‘Main priority is protecting staff’ says Pelle Pub Co boss

By Emily Hawkins contact

- Last updated on GMT

Staying afloat: one publican has told The Morning Advertiser about her dedication to protecting her staff (image: N Chadwick, Geograph)
Staying afloat: one publican has told The Morning Advertiser about her dedication to protecting her staff (image: N Chadwick, Geograph)

Related tags: Cambridge

A publican has described how protecting her staff is the most important aspect of her business as pubs across the country struggle to stay in operation.

Hayley Pellegrini operates the Cambridge-based Pelle Pub Co, which owns the Portland Arms, the Alex and the Hopbine.

Like many others, she has been trying to ensure the survival of the business by introducing beer takeaway offers and maintaining a rigorous hygiene routine for the locals who still want to visit her sites.

She told The Morning Advertiser​ she had canvassed individual staff opinions on whether they would like to continue working at the pubs on fewer hours or seek another job elsewhere for a while.

The operator said: “I'm reading things of people just sacking their staff, it breaks my heart. It's just not necessary.”

While it is not possible for the pub to offer part-time staff who have another income any more shifts, Pellegrini said the offer of a job was open to them when things get back to normal.

Some pub staff were looking at working for supermarkets, which have been recruiting thousands of extra staff members to cope with demand from shoppers.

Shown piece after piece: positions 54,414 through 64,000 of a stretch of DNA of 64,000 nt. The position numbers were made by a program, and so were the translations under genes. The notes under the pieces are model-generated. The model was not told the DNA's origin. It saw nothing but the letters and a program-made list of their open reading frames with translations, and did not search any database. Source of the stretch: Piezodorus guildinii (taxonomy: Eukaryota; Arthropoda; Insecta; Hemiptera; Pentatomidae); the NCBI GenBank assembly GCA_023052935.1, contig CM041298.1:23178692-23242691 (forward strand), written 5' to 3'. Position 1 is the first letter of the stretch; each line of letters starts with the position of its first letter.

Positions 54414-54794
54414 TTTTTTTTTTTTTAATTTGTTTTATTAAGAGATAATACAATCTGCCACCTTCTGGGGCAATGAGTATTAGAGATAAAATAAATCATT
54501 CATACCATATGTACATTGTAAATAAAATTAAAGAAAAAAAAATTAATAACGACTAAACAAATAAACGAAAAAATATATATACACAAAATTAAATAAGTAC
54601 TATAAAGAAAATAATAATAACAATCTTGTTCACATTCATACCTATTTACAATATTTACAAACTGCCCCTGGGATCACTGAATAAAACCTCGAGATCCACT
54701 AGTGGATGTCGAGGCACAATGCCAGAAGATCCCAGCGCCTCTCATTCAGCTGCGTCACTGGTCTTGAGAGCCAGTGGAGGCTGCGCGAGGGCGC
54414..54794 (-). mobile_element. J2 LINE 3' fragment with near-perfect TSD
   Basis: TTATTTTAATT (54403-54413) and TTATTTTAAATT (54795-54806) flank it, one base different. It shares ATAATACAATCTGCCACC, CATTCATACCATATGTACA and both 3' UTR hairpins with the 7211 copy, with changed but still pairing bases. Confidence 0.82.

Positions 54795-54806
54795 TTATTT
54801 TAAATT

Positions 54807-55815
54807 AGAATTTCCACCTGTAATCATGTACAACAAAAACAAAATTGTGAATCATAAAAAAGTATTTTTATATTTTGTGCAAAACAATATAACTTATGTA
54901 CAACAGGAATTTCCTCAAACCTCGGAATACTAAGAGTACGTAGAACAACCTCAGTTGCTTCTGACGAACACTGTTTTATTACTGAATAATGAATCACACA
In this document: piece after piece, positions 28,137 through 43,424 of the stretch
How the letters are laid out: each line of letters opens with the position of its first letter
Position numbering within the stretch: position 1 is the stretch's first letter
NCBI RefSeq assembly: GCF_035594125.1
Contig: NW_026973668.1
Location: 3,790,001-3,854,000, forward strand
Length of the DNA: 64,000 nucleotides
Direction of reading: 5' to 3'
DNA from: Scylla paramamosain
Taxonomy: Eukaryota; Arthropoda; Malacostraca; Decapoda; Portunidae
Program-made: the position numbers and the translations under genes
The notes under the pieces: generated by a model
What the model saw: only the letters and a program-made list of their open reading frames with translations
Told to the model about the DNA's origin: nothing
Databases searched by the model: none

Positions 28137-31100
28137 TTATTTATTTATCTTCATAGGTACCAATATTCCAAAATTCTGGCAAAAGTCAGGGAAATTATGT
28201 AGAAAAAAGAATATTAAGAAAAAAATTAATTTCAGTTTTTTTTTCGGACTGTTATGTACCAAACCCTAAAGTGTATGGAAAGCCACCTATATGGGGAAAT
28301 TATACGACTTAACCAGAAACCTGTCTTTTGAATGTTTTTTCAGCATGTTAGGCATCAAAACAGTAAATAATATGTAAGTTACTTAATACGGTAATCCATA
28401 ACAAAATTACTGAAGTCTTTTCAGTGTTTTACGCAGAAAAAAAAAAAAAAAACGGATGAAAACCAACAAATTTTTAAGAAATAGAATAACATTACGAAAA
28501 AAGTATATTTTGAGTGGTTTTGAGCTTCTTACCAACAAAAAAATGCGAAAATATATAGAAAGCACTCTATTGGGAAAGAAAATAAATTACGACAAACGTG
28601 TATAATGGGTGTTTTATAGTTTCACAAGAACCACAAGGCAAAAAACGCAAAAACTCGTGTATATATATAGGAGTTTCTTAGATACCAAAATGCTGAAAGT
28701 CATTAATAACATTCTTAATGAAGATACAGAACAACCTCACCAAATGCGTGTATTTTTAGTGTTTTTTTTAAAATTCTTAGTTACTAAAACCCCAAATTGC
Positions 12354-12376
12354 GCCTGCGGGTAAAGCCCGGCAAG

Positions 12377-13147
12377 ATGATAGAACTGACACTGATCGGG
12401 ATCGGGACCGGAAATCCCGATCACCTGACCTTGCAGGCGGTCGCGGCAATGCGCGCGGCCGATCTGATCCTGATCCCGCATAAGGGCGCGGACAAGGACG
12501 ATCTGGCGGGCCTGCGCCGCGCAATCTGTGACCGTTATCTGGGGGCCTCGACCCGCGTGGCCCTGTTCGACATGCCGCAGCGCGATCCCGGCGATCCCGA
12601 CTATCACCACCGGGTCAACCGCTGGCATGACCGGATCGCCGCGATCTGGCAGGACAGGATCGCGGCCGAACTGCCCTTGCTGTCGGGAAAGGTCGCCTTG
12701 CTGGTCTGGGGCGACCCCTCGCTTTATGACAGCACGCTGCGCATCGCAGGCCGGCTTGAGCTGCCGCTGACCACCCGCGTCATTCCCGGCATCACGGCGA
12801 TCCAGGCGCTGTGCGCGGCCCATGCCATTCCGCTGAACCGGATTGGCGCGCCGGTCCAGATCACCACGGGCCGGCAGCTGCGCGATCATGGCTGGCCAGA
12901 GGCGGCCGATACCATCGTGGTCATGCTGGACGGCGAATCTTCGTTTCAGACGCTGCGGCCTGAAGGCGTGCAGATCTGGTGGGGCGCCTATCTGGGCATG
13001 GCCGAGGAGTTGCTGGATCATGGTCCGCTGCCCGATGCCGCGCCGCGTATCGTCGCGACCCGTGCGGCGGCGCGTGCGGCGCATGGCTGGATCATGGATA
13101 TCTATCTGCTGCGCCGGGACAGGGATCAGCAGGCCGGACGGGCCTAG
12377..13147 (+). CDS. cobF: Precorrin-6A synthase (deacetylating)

The pub group has also tried to make the inevitable reduction in hours as fair as possible for full-time staff and have recommended staff hang onto their holiday pay allowance for if or when its pubs are forced to shut completely.

Communication with staff

Pellegrini added: “We’re trying to keep our staff informed and let them know their job is still there for them when this is all over. We’re just trying to do as much as we can to make them feel valued as much as anything.

“That’s the thing, it’s all right sacking people and in the back of their mind, I’m sure they are thinking ‘well there’ll be loads of staff when this is all over’, but actually if they have that reputation of not caring then who is going to want to work for them? I wouldn’t.”

Regulars to the three pubs have tried to support them and the business, but many are either key workers without the time to come in or concerned about money themselves.

She explained: “Obviously going to the pub is a luxury. We have boxes that we can put six craft beer cans in and we have got the two-pint takeaway option so people can take beer away with them. But people are more concerned about where they can get pasta, rice and toilet roll at the moment, rather than getting their takeaways from the pub, unfortunately.”

Financial support needed

The publican is among many readers of The Morning Advertiser​ to feel that Prime Minister Boris Johnson has been slow to implement financial support for the venues he told the public to swerve.

She said: “Unfortunately, not many of us are feeling very positive at the moment, especially because all of this promised assistance is still not accessible. 

“We are literally screaming at the TV, at quarter past five every day. It's just ridiculous.

“It was quite comical yesterday, we put the news on at the Alex and I got sick of hearing [Boris Johnson’s] voice so I switched it off. When we put the music back on, the first song to play was It's the end of the world as we know it​. Well, I nearly fell off my chair.”

Related topics: Other operators, UnitedWeStand

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